• If you’re using Git, any files ignored by your .gitignore file.

Be sure to delete any files you don’t want to include (or add them to .gitignore). pub publish lists all files that it’s going to publish before uploading your package, so examine the list carefully before completing your upload.

Whoever publishes the first version of a package automatically becomes the first and only person authorized to upload additional versions of that package. To allow or disallow other people to upload versions, use the pub uploader command or transfer the package to a verified publisher.

If a package has a verified publisher, then the pub.dev page for that package displays the publisher domain. Otherwise, the page displays the email addresses of the authorized uploaders for the package.

## Publishing prereleases

As you work on a package, consider publishing it as a prerelease. Prereleases can be useful when any of the following are true:

• You’re actively developing the next major version of the package.
• You want beta testers for the next release candidate of the package.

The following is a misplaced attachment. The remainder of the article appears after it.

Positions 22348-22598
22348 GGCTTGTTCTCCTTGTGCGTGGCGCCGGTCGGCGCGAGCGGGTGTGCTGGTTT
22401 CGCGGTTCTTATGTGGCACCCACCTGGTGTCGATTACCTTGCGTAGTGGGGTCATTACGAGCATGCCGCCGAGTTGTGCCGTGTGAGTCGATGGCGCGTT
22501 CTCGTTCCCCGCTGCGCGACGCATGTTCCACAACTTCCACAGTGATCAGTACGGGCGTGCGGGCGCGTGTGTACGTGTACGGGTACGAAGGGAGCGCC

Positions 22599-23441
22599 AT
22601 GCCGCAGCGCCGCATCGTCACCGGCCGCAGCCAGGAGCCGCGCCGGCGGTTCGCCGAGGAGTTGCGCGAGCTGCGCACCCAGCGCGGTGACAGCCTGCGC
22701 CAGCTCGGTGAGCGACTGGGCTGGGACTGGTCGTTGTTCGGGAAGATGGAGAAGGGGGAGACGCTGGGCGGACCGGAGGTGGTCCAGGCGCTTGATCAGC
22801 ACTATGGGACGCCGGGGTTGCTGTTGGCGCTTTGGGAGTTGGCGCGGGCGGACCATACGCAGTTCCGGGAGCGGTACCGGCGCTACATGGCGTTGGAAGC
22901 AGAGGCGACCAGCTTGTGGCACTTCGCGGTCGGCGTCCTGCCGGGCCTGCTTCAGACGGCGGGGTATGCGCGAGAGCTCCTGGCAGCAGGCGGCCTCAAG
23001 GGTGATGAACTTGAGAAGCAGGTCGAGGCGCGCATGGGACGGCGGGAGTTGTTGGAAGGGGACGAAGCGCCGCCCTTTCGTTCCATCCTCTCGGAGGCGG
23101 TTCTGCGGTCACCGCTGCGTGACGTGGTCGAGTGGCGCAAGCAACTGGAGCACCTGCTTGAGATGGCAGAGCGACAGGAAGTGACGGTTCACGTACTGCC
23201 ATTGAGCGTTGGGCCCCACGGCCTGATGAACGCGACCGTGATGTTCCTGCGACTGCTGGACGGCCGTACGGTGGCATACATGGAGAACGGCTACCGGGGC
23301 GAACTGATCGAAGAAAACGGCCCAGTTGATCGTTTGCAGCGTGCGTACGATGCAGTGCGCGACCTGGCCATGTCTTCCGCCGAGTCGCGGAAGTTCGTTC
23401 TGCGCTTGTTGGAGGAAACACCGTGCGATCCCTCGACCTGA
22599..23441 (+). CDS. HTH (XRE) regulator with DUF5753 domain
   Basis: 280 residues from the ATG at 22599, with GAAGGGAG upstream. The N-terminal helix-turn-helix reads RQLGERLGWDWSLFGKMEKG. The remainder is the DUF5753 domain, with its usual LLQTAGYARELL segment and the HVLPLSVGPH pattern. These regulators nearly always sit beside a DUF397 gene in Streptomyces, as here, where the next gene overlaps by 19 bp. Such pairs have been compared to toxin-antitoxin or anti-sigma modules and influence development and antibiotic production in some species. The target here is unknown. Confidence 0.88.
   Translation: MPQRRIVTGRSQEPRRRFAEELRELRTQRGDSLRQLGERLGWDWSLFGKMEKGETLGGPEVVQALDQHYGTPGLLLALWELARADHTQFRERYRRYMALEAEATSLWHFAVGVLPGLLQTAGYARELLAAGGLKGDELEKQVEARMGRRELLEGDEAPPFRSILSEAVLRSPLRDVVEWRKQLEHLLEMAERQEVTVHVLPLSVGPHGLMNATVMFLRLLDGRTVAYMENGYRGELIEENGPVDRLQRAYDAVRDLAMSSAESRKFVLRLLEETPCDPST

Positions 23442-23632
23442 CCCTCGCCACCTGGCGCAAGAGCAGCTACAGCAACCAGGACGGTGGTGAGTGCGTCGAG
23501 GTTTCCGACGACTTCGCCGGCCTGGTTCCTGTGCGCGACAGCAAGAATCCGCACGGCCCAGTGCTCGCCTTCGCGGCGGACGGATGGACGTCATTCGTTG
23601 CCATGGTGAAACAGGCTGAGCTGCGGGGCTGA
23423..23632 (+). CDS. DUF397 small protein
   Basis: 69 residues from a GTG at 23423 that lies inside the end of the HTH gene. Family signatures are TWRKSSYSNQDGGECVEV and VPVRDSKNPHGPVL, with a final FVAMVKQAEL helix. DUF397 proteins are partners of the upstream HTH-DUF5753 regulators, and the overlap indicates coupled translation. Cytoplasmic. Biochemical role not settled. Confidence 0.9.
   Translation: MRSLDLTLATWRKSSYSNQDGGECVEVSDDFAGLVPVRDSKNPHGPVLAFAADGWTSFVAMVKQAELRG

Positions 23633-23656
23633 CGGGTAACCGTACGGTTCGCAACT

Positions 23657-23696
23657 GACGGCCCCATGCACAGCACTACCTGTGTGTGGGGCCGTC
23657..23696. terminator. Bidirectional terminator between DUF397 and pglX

• The package depends on an unstable version of the Dart or Flutter SDK.

As described in semantic versioning, to make a prerelease of a version you append a suffix to the version. For example, to make a prerelease of version 2.0.0 you might use the version 2.0.0-dev.1. Later, when you release version 2.0.0, it will take precedence over all 2.0.0-XXX prereleases.

Because pub prefers stable releases when available, users of a prerelease package might need to change their dependency constraints. For example, if a user wants to test prereleases of version 2.1, then instead of ^2.0.0 or ^2.1.0 they might specify ^2.1.0-dev.1

When a prerelease is published to pub.dev, the package page displays links to both the prerelease and the stable release. The prerelease doesn’t affect the analysis score, show up in search results, or replace the package README and documentation.

## Marking packages as discontinued

Although packages always remain published, it can be useful to signal to developers that a package is no longer being actively maintained. For this, you can mark a package as discontinued. A discontinued package remains published and viewable on pub.dev, but it has a clear DISCONTINUED badge and doesn’t appear in pub.dev search results.

To mark a package as discontinued, sign in to pub.dev using a Google Account that’s an uploader or verified publisher admin for the package. Then use the Admin tab of the individual package to mark the package as discontinued.